Omahu School - 30/04/2019


On the basis of the findings of this review, ERO‘s overall evaluation judgement of Omahu School’s performance in achieving valued outcomes for its students is: Developing.

1 Background and Context

What is the background and context for this school’s review?

Omahu School is a small full primary school of 41 students, located on the outskirts of Hastings. The majority of students are Māori and whakapapa to Omahu and Ngāti Kahungunu.

The February 2012 ERO report, identified that the school needed to significantly improve its performance for students and whānau. This included the need to improve the school curriculum, analysis and reporting of achievement, the quality of teaching, professional leadership and self review.

The October 2014 ERO report, noted some limited progress following external support and interventions. Significant concerns remained, including a number of compliance issues. In response to an ERO recommendation, the Secretary for Education appointed a Limited Statutory Manager (LSM) in 2015 for governance, professional leadership and the use of self review for resourcing decisions to improve achievement.

A commissioner undertook governance functions during 2016 and until a new board of trustees began at the start of Term 4, 2017. ERO has provided progress evaluative feedback about progress in September 2015 and provided trustees with an internal evaluation workshop at the end of 2016.

Since the previous 2014 ERO report, there have been changes in professional leadership. A long serving principal resigned during 2016. An acting principal was in place for the first half of 2016 and a new principal began in Term 3, 2016. Many teachers and staff are longstanding employees.

Since 2014, there has been significant progress in a number of key areas that contribute to more positive student outcomes. This includes school participation in Positive Behaviour for Learning (PB4L), improving student achievement, better assessment information and a sustained focus on building teaching capacity. Improving the capacity of the board is recognised as a key ongoing next step to ensure the future sustainability of school improvements for students.

2 Review and Development

How effectively is the school addressing its priorities for review and development?

Priorities identified for review and development

The October 2014 ERO report identified the following key areas for review and development:

  • professional leadership for improving student wellbeing, progress and achievement including:

    • the school curriculum, assessment practice and student achievement

    • lifting the quality of teaching and learning through professional learning and development, appraisal and teacher use of inquiry to better target teaching

    • principal reports on student achievement and to inform board decision making

  • stewardship for improving student outcomes, including:

    • policy and procedure review

    • compliance to meet statutory requirements

  • the use of self review, internal evaluation and inquiry to support and sustain school improvements.


Strategic and student-centred professional leadership is increasing students’ opportunities to celebrate their language, culture and identity. Well implemented PB4L and tuakana teina approaches contribute to a positive learning environment, where students take responsibility for their learning. More leadership opportunities for students to become positive role models contributes to a sense of belonging and pride.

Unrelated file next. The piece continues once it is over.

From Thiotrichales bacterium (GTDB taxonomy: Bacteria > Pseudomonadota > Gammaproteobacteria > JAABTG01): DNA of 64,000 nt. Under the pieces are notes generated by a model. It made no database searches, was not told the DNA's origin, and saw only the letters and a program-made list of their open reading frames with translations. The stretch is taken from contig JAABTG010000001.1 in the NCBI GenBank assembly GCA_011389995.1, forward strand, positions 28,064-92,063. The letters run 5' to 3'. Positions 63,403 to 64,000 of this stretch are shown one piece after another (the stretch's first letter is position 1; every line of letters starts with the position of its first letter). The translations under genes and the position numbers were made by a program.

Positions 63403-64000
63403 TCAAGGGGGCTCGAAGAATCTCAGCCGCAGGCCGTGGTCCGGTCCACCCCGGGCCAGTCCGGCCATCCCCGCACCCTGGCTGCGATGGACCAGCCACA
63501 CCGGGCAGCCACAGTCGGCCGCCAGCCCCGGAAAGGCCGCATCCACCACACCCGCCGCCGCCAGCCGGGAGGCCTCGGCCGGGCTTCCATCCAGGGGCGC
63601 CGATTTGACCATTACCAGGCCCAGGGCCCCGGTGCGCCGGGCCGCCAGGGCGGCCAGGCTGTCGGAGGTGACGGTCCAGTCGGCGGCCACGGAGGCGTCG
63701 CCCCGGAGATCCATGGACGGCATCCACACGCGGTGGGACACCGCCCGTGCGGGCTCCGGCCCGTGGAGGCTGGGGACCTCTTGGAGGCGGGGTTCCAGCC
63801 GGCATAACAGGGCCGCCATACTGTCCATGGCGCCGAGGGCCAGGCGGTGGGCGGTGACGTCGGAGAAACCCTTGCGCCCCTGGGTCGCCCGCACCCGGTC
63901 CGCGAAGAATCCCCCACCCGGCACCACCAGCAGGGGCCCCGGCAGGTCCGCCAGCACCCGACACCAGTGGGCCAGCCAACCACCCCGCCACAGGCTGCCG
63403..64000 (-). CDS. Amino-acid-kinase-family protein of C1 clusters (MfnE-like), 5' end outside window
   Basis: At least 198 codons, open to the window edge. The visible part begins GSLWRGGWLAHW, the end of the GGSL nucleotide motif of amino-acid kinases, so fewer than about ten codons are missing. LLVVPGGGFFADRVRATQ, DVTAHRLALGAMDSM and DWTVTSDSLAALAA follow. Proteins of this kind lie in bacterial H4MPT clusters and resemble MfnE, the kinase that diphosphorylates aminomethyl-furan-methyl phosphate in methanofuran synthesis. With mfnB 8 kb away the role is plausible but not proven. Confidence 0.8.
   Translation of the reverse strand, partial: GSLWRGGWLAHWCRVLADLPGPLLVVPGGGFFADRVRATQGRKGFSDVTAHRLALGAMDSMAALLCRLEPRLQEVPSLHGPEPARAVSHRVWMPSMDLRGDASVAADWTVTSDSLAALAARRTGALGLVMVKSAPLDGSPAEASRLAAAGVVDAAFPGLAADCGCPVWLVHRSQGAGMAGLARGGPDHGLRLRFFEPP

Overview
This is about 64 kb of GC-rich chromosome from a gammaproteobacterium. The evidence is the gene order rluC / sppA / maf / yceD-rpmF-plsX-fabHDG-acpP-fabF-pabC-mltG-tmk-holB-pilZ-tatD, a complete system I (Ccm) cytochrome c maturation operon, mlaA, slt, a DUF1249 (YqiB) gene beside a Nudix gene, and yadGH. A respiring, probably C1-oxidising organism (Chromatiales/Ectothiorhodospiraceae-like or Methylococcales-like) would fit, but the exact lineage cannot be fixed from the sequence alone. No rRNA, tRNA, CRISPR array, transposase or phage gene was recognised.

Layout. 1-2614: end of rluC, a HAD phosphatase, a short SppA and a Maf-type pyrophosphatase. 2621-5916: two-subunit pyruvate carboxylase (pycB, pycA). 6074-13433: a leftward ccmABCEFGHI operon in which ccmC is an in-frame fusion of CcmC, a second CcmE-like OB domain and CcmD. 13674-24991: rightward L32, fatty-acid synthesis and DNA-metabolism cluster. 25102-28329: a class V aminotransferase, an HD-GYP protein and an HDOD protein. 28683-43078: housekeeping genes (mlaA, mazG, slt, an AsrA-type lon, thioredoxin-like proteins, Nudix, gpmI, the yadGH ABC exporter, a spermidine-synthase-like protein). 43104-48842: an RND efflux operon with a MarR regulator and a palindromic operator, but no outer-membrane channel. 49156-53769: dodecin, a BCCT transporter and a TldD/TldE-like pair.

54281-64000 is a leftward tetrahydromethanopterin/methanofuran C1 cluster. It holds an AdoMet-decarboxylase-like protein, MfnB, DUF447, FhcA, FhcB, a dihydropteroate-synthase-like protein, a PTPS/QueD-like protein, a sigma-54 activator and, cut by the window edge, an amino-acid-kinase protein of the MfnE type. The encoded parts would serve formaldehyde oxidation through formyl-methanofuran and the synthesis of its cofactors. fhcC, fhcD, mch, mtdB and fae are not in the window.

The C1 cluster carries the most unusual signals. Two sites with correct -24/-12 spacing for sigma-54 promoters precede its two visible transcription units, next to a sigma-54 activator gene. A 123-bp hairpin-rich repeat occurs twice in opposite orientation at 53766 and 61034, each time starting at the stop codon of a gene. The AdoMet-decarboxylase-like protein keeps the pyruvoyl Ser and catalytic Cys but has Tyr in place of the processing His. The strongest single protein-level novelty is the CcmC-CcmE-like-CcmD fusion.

The school curriculum continues to develop with a clear focus on strengthening culturally responsive learning and experiences for students. This development includes a focus on te reo me ngā tikanga Māori, local history, working with Māori artists and the local marae. Key concepts, including school values, have been developed to inform the framework for the curriculum. Clear expectations for positive behaviours are well embedded schoolwide.

The school reports increased levels of student achievement in reading, writing and mathematics since 2016. Students with additional learning requirements are supported through individual education plans and increased access to external agencies.

The dependability of achievement data has improved through an ongoing teacher focus on strengthening assessment practices. This includes the use of the Progress and Consistency Tool (PaCT) in reading, writing and mathematics to plan teaching programmes.

Teachers are participating in schoolwide ongoing professional learning and development that is improving opportunities for students. The teacher appraisal cycle has been completed in 2017 and 2018.

The recent use of an online platform is lifting teachers’ understanding and ownership of evidence for their appraisal. Teachers made a positive start inquiring into how best to target their teaching for some students. These areas remain key priorities for development.

The principal provides the board with useful regular reports on student achievement in reading, writing and mathematics. There is a focus on supporting students not yet at the expected level. This data indicates general improvement in achievement and school tone over time.

Key next steps

The principal and staff should continue to:

  • develop the school curriculum and assessment practices to clarify expectations for effective teaching practices to ensure continuity of culturally responsive learning opportunities